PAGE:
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Gene activity patterns associated with pathological cardiac hypertrophy are mediated by specific chromatin modifying factors
thesisposted on 2017-02-28, 23:41 authored by Chang, Lisa Hsiu Chuan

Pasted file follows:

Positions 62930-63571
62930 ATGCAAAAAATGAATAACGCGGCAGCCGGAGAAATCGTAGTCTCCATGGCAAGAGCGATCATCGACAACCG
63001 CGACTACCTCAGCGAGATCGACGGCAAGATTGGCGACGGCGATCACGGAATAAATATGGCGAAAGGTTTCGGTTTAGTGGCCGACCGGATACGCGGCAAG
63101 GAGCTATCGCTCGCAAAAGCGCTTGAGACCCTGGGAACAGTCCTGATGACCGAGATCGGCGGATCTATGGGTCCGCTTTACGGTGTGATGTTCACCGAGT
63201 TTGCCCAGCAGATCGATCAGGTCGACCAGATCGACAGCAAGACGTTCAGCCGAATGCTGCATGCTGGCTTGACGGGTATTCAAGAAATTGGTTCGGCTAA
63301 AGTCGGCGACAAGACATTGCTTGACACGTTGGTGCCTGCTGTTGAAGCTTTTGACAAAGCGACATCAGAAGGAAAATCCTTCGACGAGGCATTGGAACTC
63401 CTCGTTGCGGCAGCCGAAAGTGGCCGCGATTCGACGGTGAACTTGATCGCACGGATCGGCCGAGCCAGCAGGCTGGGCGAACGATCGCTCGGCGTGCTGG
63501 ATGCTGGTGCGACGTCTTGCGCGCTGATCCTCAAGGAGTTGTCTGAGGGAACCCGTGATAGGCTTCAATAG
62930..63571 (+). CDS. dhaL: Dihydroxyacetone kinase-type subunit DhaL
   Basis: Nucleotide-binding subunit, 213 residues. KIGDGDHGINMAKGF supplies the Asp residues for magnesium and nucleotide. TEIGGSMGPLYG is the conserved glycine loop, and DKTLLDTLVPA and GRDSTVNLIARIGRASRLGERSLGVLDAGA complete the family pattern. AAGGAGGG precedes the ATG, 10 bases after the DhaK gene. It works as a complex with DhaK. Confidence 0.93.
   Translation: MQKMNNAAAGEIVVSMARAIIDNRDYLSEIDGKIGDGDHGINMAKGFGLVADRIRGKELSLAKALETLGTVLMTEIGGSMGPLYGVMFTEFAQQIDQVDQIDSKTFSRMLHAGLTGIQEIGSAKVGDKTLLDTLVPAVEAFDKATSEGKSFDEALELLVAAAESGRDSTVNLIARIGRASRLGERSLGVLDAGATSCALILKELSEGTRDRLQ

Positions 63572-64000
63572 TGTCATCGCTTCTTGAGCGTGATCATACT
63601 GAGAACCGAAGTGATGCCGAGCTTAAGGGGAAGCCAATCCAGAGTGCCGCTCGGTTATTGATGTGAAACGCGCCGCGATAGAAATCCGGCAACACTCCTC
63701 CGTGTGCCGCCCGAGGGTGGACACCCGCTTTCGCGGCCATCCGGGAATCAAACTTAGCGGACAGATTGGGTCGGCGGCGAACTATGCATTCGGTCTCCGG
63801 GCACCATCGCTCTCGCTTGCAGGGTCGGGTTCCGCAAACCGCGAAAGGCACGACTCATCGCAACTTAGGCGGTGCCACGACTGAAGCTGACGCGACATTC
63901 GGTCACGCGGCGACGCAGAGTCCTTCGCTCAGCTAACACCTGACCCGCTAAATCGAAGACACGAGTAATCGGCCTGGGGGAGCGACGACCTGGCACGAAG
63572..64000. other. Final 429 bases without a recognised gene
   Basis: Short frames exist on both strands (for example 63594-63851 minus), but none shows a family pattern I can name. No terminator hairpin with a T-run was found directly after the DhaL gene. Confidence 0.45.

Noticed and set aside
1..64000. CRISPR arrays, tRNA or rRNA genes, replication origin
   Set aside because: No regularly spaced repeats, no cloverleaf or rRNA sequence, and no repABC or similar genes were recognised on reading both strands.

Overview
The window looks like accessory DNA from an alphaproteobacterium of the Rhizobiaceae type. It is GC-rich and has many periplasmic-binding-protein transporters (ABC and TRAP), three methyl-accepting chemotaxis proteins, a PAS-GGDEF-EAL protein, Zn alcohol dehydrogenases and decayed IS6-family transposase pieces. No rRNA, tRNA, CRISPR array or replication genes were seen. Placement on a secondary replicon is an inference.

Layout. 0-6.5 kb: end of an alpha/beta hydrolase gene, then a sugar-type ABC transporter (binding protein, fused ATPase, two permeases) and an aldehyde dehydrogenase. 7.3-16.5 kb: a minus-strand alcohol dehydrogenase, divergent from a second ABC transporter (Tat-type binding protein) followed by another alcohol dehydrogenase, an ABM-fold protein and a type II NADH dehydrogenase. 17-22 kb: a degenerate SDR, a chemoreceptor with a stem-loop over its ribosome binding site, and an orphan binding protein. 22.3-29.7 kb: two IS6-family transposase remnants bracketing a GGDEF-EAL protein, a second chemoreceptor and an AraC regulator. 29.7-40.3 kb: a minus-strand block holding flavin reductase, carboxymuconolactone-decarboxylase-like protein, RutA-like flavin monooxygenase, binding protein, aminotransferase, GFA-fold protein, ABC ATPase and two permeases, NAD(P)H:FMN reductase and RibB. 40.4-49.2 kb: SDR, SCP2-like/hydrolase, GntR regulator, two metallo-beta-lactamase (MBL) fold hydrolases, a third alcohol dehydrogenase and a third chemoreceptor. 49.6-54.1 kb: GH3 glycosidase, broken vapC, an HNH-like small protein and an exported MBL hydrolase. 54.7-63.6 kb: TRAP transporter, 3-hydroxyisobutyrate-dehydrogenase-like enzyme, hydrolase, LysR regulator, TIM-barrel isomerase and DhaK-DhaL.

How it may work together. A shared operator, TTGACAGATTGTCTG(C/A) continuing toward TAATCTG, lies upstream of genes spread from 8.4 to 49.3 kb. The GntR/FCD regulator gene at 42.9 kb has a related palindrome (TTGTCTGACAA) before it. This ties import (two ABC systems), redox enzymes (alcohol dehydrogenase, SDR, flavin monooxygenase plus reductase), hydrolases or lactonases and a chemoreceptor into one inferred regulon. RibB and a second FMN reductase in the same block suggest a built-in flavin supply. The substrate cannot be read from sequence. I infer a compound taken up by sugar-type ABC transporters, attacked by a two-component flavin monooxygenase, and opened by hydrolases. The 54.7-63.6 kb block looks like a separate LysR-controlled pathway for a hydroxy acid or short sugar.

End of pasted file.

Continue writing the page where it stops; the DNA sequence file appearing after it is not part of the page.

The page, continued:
Pathological cardiac hypertrophy is an initial compensatory response of the heart to a range of intrinsic stimuli including arterial hypertension, myocardial infarction and cardiomyopathy whereby prolonged stress often results in congestive heart failure and sudden death. This condition is commonly associated with the reactivation of the foetal gene program. Recent work has uncovered the importance of chromatin remodeling in the control of gene expression in heart disease. We used a transverse aortic constricted (TAC) mouse model to induce hypertrophy. The increased expression of Nppa, Nppb and embryonic Myh7 were inversely correlated with reduced expression of the adult Myh6 and Atp2a2 genes in TAC animals. We examined the regulatory complexes associated with hypertrophy and changes in the transcriptional response using strategies that allowed us to immunopurify soluble chromatin fractions. Chromatin immunopurifications were performed on the left ventricles of SHAM and TAC cardiac tissues. Quantification of the immunopurified chromatin indicated a unique pattern of binding on the promoters of Nppa, Nppb, Myh6 and Myh7 genes. Our findings suggested that the ATP-dependent chromatin remodeling complex, SWI/SNF, could act in a coordinated fashion with histone acetyltransferase (HAT) or histone deacetylase (HDAC) complexes to regulate the expression of these genes in the hypertrophic heart. SWI/SNF complex serves as a co-regulator in the development of pathological cardiac hypertrophy. We observed enrichment of SWI/SNF subunit BRM and p300 HAT during the reactivation of the foetal gene program on the promoters of upregulated Nppa, Nppb and Myh7 genes. We also observed the recruitment of the SWI/SNF subunit BRG1 and HDAC2 on the Myh6 gene which was consistent with its suppressed gene expression in the hypertrophic heart. The data presented indicate that components of SWI/SNF machinery are associated with diverse regulatory mechanism and the suppression and activation of gene expression. Suppression of HDACs is known to blunt pressure-overload cardiac hypertrophy. However, the molecular mechanism behind this blockade remains unclear. We used a broad-spectrum HDAC inhibitor, Trichostatin A (TSA) to investigate hypertrophy prevention in a mouse model of TAC. TSA treatment resulted in the downregulation of Nppa, Nppb and embryonic Myh7 which was intrinsically highly expressed in the hypertrophic heart. The observed changes in gene expression were found to be associated with concurrent release of BRM, H3K9/14 acetylation and recruitment of BRG1, HDAC2 on suppressed Nppa, Nppb and Myh6 gene promoters in the TSA treated TAC animals. This study described the reciprocoal association of SWI/SNF subunits, BRG1 and BRM, with histone modifications correlated with the regulation of cardiac gene transcription in pathological hypertrophy and their regulatory function in response to TSA exposure. To determine changes in the expression of genes mediated by pathological cardiac hypertrophy, we used a global approach using RNA-Seq. In recent years, high-throughput technologies have been developed and rapidly improved to interrogate several aspects of cellular processes. RNA-Seq was used to map global mRNA expression profile, providing a more sensitive approach than microarrays. It allowed the identification of rare transcripts and gene isoforms which the array approach was unable to detect. This was followed by further investigation using bioinformatics resources such as gene enrichment analysis, pathways, and regulatory network analysis. This enabled us to classify the differentially expressed genes and transcript isoforms into functional categories. A major challenge in deciphering the molecular mechanism associated with the development and prevention of cardiac hypertrophy is the identification of regulatory determinants that are thought to regulate gene expression. We have identified that SWI/SNF chromatin remodeling complex, more specifically, BRM was associated with HAT whereas BRG1 was associated with HDAC2 in correlation with gene expression. Further investigation of regulatory determinants mediated gene expression would need to be carried out to provide a useful framework for understanding and distinguishing the regulatory function of SWI/SNF in pathological cardiac hypertrophy. These studies could lead to more precise understanding of heart disease and potential new strategy to personalised therapies to prevent or reverse cardiac hypertrophy and in turn, cardiac failure.